October 6, 2011 in City

Jim Kershner’s This day in history

By Correspondent

From our archives, 100 years ago

The great railroad mogul James J. Hill – who gave his name to Hillyard – stepped off of his train and proceeded to dump a great vat of cold water on Spokane.

“Sure, I’m glad to be here, but I’ve got nothing for Spokane this time,” he growled on the train platform. “Spokane is an unappreciative town and that old chestnut of doing something for this city is all bush.”

Hill and the other Great Northern officials were on a “development tour” of the Northwest. This had raised hopes that Hill might bring more projects to benefit Spokane, the way the big railroad yards in Hillyard had brought jobs and money. No such luck.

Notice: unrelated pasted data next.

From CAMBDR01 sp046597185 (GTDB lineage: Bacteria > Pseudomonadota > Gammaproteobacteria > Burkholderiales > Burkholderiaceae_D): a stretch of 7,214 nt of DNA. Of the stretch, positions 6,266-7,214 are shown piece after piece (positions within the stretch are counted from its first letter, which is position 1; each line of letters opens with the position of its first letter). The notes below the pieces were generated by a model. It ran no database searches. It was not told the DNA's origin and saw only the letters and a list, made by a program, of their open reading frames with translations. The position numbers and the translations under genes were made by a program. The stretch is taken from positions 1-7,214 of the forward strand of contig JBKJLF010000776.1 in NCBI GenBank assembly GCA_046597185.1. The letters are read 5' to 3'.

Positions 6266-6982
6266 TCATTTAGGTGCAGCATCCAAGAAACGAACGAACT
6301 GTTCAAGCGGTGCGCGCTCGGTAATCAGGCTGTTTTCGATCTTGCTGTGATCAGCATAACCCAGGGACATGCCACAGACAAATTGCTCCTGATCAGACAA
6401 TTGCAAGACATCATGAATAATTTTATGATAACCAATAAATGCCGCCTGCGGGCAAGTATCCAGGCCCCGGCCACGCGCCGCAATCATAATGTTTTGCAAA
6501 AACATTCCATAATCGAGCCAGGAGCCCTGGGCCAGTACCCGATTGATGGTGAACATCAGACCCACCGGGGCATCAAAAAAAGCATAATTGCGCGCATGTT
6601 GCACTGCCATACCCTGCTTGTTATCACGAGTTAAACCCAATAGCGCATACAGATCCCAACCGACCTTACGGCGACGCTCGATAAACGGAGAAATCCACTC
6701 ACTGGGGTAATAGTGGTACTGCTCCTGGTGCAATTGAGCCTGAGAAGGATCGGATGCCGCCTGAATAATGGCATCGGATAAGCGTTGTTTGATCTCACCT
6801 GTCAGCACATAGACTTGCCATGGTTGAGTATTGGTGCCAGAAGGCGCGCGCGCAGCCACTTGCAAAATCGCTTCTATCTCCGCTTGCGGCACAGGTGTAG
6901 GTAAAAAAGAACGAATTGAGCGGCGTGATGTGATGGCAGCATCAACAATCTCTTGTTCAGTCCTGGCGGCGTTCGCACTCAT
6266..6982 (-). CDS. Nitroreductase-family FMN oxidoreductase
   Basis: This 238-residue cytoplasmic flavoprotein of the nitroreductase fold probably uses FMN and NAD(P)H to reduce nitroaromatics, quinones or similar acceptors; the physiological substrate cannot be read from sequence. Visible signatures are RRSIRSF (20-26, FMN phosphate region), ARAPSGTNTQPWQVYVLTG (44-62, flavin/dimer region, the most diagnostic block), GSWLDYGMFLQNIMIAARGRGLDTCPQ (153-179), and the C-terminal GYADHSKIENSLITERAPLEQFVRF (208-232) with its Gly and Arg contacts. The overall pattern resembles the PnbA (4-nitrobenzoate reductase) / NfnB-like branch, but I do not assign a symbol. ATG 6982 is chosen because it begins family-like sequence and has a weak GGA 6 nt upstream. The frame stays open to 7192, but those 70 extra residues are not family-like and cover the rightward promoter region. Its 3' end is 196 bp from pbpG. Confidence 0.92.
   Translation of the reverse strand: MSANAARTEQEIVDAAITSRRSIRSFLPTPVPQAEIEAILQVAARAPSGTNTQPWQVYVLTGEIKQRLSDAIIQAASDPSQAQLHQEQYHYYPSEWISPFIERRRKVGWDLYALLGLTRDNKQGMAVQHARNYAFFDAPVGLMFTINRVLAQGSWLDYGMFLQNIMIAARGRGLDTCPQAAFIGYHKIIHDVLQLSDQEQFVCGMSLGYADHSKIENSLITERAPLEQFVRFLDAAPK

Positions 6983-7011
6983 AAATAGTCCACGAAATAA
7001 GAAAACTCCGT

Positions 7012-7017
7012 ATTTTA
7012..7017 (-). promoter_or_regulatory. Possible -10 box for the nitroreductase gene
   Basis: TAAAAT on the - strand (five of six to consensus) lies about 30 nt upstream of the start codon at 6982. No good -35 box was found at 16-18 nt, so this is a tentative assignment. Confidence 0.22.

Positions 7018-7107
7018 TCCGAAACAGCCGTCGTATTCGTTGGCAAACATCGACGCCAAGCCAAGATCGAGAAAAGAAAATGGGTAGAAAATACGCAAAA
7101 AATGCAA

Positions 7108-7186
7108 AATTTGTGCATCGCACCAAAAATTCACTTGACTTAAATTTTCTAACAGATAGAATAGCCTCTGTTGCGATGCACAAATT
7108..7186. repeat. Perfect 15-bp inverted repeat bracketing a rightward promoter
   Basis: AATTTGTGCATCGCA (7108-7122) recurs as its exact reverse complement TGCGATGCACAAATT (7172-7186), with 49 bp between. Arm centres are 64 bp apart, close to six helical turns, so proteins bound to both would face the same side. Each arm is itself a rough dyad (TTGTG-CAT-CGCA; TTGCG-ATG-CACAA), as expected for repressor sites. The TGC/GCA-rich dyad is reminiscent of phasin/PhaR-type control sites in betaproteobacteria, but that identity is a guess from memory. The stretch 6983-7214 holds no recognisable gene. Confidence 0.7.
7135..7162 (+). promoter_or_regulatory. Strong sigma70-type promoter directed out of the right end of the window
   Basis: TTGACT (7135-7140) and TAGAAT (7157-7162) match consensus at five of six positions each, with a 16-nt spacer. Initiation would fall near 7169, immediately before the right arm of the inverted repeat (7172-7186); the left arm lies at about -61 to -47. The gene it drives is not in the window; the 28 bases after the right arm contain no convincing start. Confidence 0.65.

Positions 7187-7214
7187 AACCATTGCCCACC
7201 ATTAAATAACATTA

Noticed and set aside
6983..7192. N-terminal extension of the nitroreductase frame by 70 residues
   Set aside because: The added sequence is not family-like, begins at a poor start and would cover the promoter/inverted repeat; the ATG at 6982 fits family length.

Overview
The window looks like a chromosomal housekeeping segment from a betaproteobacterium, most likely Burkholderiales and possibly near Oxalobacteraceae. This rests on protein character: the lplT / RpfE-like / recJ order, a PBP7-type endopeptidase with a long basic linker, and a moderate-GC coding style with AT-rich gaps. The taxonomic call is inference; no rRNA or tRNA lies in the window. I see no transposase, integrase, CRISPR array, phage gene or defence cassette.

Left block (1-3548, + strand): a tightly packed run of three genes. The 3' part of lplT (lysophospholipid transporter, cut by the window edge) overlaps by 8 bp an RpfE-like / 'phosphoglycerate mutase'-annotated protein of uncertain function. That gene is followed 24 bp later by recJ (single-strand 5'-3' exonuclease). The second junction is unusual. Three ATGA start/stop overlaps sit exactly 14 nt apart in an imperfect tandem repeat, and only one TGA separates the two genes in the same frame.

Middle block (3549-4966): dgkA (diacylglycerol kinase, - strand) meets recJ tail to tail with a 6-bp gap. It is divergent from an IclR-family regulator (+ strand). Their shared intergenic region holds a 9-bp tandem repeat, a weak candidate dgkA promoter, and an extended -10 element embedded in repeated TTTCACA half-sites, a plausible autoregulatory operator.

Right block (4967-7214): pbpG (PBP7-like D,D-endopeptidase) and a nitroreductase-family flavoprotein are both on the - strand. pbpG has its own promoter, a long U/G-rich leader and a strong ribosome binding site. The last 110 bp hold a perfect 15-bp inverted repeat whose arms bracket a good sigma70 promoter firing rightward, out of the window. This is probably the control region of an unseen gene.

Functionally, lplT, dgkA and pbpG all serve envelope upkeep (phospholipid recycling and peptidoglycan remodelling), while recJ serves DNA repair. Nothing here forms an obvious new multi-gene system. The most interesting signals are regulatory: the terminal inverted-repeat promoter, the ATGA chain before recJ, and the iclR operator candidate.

Hill’s son, Louis W. Hill, the president of the Great Northern, was more diplomatic. He said his dad loved “this great Western country.” But he confirmed “that nothing in the line of development is being planned by the Great Northern for this city.”

He added that “the old principle of getting something for nothing – never worked and won’t work now.”

Also on this date

(From the Associated Press)

1979: Pope John Paul II became the first pontiff to visit the White House, where he was received by President Jimmy Carter. … 1981: Egyptian President Anwar Sadat was shot to death by extremists while reviewing a military parade.

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